Tag Archives: Sunda Pygmy Woodpecker

August’s Birding Moments.

August can be a quiet month for birding even though some early migrants started to  arrive. Most of us were taking things easy waiting for the onslaught of of the winter visitors from the Northern Asia in September.

It was not a productive month for me as well being away on holiday for the last week of the month. Here were some of the common species caught doing their things.


The breeding period for these Sunda Pygmy Woodpeckers is from February to August. This pair at Pasir Ris Park is either late starters or thinking of raising a second brood. Did not check if they eventually used this nest hole but it was hard work excavating this in early August. The flying chippings rendering some movements to the shot.


Another late nesting was the Grey-rumped Treeswifts as previous nestings were in April. This mother was seen feeding a juvenile at one-north crescent in mid August. The small cup nest was built on the branch of a roadside tree. Previous nesting was also recorded near by at Kent Ridge.


When the figs and other berries are not available, these Pink-necked Pigeons will come down low to feed on the dried seeds of the Melastoma Plant, a favorite of the Flowerpeckers.


Now I know why the Grey Herons chose to nest by at the Jurong Lakesides. The water surrounding the gardens are shallow and they can wade around and hunt with ease. A bit of action in the shot with the water trails.


When a bird rests on a clean perch at eye level, you have to shoot it even though it is a common species and you have plenty of them in your hard disk. Showing the grassland habitat of TEG adds a bit more to this Red-whiskered Bulbul in the shot.


Yes the tigers are back and good to see that they still dropped by Bidadari even though a large part of it have been cleared for housing. This area will be part of the 9 hectare Town Park which will be ready before the new owners move in. Lets hope they will keep coming back.


Did not have time to chase after these Yellow-rumped Flycatchers that started arriving by the end of the August. By early September, they were reported all over the island. Again we are glad that quite a good number were seen at Bidadari this season.

Reference: Lim Kim Seng. The Avifauna of Singapore. Nature Society (Singapore) 2009



Woodpeckers in our Heartlands

Male Common Flameback with its distinctive flaming crest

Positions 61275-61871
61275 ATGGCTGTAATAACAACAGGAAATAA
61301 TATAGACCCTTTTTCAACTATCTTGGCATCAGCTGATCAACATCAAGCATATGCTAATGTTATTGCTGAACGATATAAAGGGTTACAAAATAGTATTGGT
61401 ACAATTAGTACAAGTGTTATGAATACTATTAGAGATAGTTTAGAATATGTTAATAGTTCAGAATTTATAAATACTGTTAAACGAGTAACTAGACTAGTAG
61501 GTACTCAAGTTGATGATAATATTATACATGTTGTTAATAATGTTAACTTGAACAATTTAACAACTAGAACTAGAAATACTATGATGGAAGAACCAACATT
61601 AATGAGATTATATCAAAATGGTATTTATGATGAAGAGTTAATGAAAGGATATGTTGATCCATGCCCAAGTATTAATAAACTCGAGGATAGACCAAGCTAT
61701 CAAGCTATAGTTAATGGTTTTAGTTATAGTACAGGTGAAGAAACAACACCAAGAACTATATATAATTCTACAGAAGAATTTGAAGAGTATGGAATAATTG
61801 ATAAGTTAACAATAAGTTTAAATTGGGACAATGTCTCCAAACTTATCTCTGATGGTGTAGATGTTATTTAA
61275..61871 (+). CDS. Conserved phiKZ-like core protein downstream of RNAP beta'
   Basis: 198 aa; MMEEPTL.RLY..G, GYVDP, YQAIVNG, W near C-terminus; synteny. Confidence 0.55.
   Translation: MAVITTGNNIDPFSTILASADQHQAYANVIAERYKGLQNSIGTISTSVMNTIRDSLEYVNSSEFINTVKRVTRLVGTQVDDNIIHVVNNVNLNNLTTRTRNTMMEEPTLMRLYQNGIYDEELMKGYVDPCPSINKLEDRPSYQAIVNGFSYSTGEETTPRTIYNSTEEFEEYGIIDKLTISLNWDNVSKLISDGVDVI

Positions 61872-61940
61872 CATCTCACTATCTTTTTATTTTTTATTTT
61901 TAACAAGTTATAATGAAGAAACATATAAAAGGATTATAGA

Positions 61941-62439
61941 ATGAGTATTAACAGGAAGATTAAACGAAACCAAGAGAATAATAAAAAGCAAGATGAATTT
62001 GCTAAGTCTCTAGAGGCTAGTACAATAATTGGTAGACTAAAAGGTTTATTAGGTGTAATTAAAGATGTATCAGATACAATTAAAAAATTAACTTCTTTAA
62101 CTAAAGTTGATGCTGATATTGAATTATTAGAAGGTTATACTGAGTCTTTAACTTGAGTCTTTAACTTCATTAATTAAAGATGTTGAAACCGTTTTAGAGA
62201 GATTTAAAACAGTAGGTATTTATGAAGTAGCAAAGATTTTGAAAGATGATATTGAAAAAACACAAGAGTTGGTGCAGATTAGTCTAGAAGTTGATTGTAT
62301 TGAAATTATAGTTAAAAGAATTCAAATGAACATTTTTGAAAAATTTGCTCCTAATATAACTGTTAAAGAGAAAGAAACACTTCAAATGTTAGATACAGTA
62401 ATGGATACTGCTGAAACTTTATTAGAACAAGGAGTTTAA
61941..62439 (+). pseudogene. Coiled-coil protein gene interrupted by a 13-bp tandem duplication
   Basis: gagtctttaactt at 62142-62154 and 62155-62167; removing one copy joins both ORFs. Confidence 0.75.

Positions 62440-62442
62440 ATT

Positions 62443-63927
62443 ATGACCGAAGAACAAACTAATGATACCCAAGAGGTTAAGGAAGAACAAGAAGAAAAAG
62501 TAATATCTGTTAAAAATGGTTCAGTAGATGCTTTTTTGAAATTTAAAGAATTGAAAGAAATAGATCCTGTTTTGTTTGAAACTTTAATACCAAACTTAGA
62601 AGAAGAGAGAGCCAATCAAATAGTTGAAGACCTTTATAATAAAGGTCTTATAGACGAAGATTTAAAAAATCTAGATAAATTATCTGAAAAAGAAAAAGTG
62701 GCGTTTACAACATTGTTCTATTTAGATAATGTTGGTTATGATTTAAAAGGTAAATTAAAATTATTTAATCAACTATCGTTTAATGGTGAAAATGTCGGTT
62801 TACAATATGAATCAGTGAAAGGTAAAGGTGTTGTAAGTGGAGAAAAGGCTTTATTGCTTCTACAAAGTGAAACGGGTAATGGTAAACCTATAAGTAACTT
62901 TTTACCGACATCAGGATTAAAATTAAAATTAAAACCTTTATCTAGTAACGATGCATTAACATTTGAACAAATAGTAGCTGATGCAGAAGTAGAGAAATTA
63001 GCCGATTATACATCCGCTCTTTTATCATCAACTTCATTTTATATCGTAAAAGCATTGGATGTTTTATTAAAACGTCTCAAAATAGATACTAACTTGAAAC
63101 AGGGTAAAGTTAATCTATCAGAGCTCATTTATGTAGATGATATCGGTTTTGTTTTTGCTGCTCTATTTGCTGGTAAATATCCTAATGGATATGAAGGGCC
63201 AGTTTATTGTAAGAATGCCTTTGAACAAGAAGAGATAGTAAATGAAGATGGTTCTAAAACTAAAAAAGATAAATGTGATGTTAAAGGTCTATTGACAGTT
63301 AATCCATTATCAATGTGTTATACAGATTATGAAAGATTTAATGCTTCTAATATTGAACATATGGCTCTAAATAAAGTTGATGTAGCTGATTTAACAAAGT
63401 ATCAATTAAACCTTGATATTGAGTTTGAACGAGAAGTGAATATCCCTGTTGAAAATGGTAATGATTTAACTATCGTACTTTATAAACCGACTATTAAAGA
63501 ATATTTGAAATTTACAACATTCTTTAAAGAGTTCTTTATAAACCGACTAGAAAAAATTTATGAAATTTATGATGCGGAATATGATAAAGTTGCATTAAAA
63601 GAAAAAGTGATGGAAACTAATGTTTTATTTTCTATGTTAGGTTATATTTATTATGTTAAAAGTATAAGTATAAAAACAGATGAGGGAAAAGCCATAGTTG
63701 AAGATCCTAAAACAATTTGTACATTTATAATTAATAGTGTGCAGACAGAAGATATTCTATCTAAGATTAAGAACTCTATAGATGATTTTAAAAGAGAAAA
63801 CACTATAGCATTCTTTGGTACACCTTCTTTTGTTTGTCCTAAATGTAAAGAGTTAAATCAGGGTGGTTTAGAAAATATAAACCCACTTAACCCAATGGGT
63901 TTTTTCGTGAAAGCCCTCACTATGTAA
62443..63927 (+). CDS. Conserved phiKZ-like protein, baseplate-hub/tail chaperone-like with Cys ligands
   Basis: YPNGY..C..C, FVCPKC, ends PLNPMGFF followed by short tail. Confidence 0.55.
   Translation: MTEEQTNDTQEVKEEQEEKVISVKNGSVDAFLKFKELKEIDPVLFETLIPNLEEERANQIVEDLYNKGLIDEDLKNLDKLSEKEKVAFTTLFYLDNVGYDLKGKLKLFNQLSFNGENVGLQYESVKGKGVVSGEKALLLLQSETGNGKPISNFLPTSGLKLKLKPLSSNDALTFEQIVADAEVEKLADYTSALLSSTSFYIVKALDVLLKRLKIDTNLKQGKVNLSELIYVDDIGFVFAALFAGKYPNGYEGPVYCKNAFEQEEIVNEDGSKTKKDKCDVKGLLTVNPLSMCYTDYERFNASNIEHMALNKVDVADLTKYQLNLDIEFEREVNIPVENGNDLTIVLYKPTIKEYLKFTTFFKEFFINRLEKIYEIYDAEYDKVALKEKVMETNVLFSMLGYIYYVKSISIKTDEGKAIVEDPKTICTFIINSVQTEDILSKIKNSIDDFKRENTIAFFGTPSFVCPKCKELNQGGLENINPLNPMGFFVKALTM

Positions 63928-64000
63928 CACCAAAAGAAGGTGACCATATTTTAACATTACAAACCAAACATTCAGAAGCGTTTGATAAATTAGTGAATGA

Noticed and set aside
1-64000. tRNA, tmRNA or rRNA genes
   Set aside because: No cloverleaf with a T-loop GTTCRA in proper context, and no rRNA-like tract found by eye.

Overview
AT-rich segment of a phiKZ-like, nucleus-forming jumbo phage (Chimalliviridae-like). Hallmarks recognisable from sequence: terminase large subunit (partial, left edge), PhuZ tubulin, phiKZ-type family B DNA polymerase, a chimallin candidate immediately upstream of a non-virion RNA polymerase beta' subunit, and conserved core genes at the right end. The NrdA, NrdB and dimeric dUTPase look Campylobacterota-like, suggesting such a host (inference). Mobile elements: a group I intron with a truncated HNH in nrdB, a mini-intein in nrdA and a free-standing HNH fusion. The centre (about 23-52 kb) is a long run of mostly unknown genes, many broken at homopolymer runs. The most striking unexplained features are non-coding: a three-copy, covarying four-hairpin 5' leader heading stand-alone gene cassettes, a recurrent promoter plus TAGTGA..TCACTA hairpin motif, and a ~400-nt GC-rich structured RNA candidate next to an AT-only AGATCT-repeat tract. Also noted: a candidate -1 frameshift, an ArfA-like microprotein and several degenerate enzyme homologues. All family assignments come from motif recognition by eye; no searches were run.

I think the Common Flameback, Dinopium javanense,  has to be one of the most colorful birds that can be seen in our urban spaces and heartlands. I have seen them at the car park at the Alexander Hawker Center visiting the shade trees there. A pair regularly comes to forage on the rain tree outside my balcony. Their calls can be heard often all  over our urban landscape.


A female Common Flameback chipping out grubs from a rotten branch of a Yellow Flame tree

But it was not like this before. Even though it was a common resident then, it was noted by Bucknill and Chasen (1927) that  they avoided towns and stayed in the rural and cultivated areas, mangroves and forest patches. They are also found in our offshore islands of St. Johns, Sentosa and Ubin.

Sunda Pygmy Woodpecker
Sunda Pygmy Woodpecker also benefited from the planting of the roadside trees.

Lim and Gardner 1997 recorded them in coconut plantations, coastal scrubs, orchards, parks and gardens on the mainland. The other woodpecker that followed their spread to the urban landscape is the Sunda Pygmy Woodpecker, Dendrocopus moluccensis.

Many species, like this Sunda Pygmy Woodpecker relied on old branches for their nest holes

I think it had to do with their food sources and places to build their nests. Rain trees and other soft wooded roadside and shade trees provide them with abundant grubs and caterpillars to feed on. The rotting branches and peeling barks on the tree trunks are places where these grubs strife. These old branches also made for good and easy nesting holes. Over time when they have adapted to the noise and our presence, they are safe with no predators around.

Reference: Lim Kim Seng. The Avifauna of Singapore. 2009. Nature Society (Singapore)